This guideline was developed in accordance with the processes outlined in the 2004 and 2011 American Academy of Neurology (AAN) process manuals (see the "Availability of Companion Documents" field). In July 2010, the AAN Guideline Development Subcommittee and the American Association of Neuromuscular and Electrodiagnostic Medicine (AANEM) Practice Issues Review Panel formed a panel of pediatric neurologists, a pediatric physiatrist, a pediatric critical care specialist, a patient advocate who also is a physician, and an AAN evidence-based medicine methodologist, selected to represent a range of expertise in congenital muscular dystrophies (CMDs).

The guideline panel assessed the efficacy of various screening and diagnostic procedures and therapeutic interventions for the management of patients with suspected or definite CMD. The guideline seeks to answer the following clinical questions:

  1. For children with suspected CMD, how accurately do the (a) geographic location and ethnicity, (b) clinical features, (c) brain imaging findings, (d) muscle imaging findings, and (e) muscle biopsy findings predict the subtype-specific diagnosis?
  2. How often does genetic testing confirm a diagnosis of CMD?
  3. How often do patients with CMD experience cognitive, respiratory, and cardiac complications?
  4. Are there effective treatments for complications of CMD, including scoliosis and nutritional deficiencies?

The panel formulated a rationale for recommendations based on the evidence systematically reviewed and stipulated axiomatic principles of care. This rationale is explained in a section which precedes each set of recommendations. From this rationale, the panel inferred corresponding actionable recommendations. A level of obligation was assigned to each recommendation using a modified Delphi process that considered the following prespecified domains: the confidence in the evidence systematically reviewed, the acceptability of axiomatic principles of care, the strength of indirect evidence, and the relative magnitude of benefit to harm. Additional factors explicitly considered by the panel that could modify the level of obligation include judgments regarding the importance of outcomes, cost of compliance to the recommendation relative to benefit, the availability of the intervention, and anticipated variations in patients' preferences. Appendix e-8 in the CMD Guideline (see the "Availability of Companion Documents" field) presents the prespecified rules for determining the final level of obligation from these domains. The panel indicated the level of obligation using standard modal operators. Must corresponds to Level A, very strong recommendations; should to Level B, strong recommendations; and might to Level C, weak recommendations. Appendix e-9 in the CMD Guideline indicates the panel members' judgments supporting the level of obligation for each recommendation.

Rating Scheme for the Strength of the Recommendations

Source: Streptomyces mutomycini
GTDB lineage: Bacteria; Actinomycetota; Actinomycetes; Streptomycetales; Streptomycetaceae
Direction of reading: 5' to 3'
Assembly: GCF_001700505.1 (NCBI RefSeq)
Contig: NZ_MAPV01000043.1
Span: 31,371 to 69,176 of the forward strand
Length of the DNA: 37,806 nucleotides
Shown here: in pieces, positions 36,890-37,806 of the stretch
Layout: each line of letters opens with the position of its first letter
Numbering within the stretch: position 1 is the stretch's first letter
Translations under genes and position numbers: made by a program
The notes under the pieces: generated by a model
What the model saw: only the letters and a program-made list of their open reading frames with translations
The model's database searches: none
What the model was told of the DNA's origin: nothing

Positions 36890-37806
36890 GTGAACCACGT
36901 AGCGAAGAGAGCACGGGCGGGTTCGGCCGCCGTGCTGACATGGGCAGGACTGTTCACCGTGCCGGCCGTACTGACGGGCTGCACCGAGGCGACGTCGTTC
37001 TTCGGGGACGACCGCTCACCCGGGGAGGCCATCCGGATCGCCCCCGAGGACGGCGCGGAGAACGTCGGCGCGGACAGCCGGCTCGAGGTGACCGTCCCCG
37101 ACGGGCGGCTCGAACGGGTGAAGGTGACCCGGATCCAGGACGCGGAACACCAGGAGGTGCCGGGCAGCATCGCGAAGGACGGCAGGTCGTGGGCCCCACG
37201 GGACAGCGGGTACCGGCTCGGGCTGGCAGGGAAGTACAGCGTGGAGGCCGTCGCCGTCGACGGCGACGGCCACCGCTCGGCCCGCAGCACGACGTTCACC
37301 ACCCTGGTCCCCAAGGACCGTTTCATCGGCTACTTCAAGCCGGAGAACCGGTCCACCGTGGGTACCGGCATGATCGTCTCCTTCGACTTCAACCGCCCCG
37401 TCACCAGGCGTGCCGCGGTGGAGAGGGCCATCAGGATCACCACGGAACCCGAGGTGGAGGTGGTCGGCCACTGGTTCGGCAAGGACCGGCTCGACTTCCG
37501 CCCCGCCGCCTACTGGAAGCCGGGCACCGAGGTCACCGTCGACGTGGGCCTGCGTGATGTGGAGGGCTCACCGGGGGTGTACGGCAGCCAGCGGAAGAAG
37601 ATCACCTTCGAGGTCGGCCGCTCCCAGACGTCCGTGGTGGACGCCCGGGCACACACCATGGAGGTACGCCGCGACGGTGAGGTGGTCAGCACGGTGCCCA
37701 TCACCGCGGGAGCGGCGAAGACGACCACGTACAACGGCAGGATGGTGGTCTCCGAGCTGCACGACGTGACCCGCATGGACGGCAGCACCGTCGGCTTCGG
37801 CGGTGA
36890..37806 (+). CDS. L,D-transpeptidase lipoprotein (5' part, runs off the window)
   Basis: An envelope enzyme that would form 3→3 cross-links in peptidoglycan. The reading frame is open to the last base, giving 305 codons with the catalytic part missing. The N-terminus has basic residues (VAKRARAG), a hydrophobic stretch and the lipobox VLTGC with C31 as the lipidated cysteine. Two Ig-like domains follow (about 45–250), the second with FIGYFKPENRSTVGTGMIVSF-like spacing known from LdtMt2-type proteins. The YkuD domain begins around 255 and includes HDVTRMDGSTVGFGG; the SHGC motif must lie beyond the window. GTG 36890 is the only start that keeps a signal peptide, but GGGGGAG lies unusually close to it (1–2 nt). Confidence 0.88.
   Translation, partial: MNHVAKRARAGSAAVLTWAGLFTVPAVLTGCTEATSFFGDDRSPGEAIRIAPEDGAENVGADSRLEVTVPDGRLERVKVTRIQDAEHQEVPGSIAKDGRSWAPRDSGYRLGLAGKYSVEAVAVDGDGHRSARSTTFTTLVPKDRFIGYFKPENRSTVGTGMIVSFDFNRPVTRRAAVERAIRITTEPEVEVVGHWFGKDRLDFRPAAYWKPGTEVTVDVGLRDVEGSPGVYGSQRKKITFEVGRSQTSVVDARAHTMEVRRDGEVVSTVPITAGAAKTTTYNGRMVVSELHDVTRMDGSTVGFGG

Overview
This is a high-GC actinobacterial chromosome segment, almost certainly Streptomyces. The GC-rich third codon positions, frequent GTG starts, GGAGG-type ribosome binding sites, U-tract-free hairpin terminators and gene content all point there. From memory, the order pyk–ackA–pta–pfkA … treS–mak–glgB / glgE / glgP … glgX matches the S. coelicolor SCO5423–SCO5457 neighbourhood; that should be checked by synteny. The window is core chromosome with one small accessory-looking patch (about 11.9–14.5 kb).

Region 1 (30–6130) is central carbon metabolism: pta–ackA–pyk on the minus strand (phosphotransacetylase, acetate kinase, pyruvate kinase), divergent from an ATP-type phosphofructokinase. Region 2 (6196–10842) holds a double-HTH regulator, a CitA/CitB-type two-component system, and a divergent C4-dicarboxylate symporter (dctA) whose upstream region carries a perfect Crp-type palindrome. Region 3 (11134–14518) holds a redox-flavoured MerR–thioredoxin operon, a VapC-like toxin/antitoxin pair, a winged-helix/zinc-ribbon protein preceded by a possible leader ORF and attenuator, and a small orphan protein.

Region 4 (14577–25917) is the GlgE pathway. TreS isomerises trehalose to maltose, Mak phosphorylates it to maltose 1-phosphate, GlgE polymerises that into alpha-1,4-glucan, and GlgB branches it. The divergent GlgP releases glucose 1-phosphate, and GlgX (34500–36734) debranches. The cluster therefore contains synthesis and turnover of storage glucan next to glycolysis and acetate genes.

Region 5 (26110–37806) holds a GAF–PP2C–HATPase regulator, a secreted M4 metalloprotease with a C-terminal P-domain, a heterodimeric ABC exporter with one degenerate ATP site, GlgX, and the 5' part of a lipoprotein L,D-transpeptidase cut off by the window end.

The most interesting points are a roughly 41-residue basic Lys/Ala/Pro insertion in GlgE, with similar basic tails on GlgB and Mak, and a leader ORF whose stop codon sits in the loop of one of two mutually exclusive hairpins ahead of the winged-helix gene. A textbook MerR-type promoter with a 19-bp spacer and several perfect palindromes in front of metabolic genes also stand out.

Assigning a Level of Strength to the Recommendation

When there is sufficient evidence to support an inference for the use of an intervention (i.e., the balance of benefits and harms favors the intervention), the author panel assigns one of three recommendation designations: A, B, or C. Each designation corresponds to a helping verb that denotes the level of strength of the recommendation. Level A is the strongest recommendation level and is denoted by the use of the helping verb must. Must recommendations are rare, as they are based on high confidence in the evidence and require both a high magnitude of benefit and low risk. Level B corresponds to the helping verb should. Should recommendations tend to be more common, as the requirements are less stringent but still based on the evidence and benefit–risk profile. Finally, Level C corresponds to the helping verb may or might. May and might recommendations represent the lowest allowable recommendation level the American Academy of Neurology (AAN) considers useful within the scope of clinical practice and can accommodate the highest degree of practice variation.

Level A denotes a practice recommendation that "must" be done. In almost all circumstances, adherence to the recommendation will improve health-related outcomes. A Level B indicates a recommendation that "should" be done. In most circumstances, adherence to the recommendation will likely improve health-related outcomes. A Level C represents a recommendation that "might" be done. In some circumstances, adherence to the recommendation might improve health-related outcomes.

When there is insufficient evidence to support an inference for the use of an intervention (i.e., the balance of benefits and harms is unknown) a Level U or Level R designation is appropriate.

A Level U indicates that the available evidence is insufficient to support or refute the efficacy of an intervention. A Level R is assigned when the balance of benefits and harms is unknown and the intervention is known to be expensive or have important risks. A Level R designates that the intervention should not be used outside of a research setting. Non-evidence-based factors that need to be transparently and systematically considered when formulating recommendations include the following:

  • The relative value of the benefit as compared with the risk; this is derived from consideration of:
    • The importance to patients of the health related-outcomes (both benefits and harms)
    • The size of the intervention's effect
    • The risk of harm of the intervention (i.e., tolerability and safety)
  • The feasibility of complying with the intervention (e.g., the intervention's availability)
  • The cost of the intervention
  • The expected variation in patient preferences relative to the risks, burdens, and benefits of the intervention.